RICHMOND — A counselor in Virginia’s largest public school system has kept his job for more than a year and a half after his arrest for soliciting prostitution from a minor, a newspaper reported.
The Richmond Times-Dispatch reports that Virginia has processes in place to prevent sex offenders from working in K-12 schools, but it’s unclear at what point in the process it broke down.
Darren Thornton, 50, was arrested in an undercover chat operation in Chesterfield in November 2020. At the time, he was employed by Fairfax County Public Schools as a school counselor.
Thornton spoke with an undercover officer and arranged a meeting for sex acts, authorities said in court documents. The officer told Thornton she was 17 and Thornton agreed to meet with her, according to chat transcripts included in court documents. He showed up at the apartment and was met by police, authorities said.
Thornton was found guilty on March 11 and sentenced to five years. But the court suspended the sentence on conditions of good behavior, respect for the law and payment of court costs.
Thornton also had to register as a registered sex offender. The database lists him as living in Richmond. From fall 2006 to spring 2020, he served as a school counselor and varsity basketball coach for Hanover County Schools.
Thornton in June 2022 was arrested in another online chat operation for soliciting prostitution and frequenting a place of debauchery.
Thornton told the newspaper that he was framed by police in the two undercover chat operations and that police were not telling the exact truth about what happened. He did not specify.
According to state law, an arresting agency is required to report anyone accused of a crime who is known or discovered to be a school employee to their school principal.
Chesterfield Police spokeswoman Elizabeth Caroon said department records indicate the Fairfax School System was notified of Thornton’s arrest in November 2020 the next day, and again when Thornton was arrested. in June.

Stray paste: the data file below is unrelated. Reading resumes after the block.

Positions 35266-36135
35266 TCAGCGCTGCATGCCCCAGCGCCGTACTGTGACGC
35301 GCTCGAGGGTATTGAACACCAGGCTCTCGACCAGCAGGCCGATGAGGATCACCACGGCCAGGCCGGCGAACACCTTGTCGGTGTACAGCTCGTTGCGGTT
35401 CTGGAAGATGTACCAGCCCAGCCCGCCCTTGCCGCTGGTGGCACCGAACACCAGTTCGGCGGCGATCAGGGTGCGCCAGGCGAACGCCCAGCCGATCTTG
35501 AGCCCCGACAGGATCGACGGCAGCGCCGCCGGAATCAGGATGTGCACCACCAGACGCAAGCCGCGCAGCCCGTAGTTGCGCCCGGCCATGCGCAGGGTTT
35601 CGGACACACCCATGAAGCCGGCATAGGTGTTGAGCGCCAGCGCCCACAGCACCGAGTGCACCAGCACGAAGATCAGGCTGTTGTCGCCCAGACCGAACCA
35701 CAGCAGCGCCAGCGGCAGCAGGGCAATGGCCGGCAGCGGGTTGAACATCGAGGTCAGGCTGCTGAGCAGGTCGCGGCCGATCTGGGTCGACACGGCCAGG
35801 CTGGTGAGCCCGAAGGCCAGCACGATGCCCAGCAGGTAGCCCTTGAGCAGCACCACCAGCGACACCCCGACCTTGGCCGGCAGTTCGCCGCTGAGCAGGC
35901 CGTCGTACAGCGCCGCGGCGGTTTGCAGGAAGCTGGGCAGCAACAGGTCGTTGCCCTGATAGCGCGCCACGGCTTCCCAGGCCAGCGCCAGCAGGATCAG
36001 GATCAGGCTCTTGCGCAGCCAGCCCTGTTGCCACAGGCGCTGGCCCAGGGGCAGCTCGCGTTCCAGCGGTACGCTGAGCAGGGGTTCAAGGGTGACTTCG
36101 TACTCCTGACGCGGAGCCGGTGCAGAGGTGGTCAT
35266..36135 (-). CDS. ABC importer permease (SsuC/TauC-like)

But when contacted by The Times-Dispatch last month, Fairfax Schools spokeswoman Julie Moult said Thornton was still employed by the school division.
Virginia Department of Education spokesman Charles Pyle said he did not recall a similar circumstance.
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“We take (educator misconduct) very seriously,” Pyle said. “In 2008, it was the (VDOE) that pushed hard for legislation to tighten reporting requirements around misconduct by educators, and it was then that the duty was imposed on the forces of the order to notify employing school divisions of teacher arrests.”
Thornton’s staff page was removed from the school system’s website on July 28 after The Times-Dispatch began investigating.
Helen Lloyd, also a Fairfax Schools spokesperson, declined to make school division officials available for interviews or to answer questions about safety processes.
Fairfax Superintendent Michelle Reid sent a message to the families on Thursday, saying the division “took immediate action to terminate the employee” as soon as she and the school board became aware of the situation.
Reid said in the message to the families that she had launched a thorough and independent investigation by outside counsel.
“There is no higher priority than the safety of our students and, on behalf of the school board and myself, I want to say it very clearly: this whole situation is unacceptable from all points of view. We are deeply concerned about how this happened at one of our schools,” Reid said in the post. “I want to assure you that we are doing everything we can to ensure that this does not happen again. I undertake to keep you informed of this problem.
Thornton’s next court date for his June arrest is September 27 at Chesterfield District Court.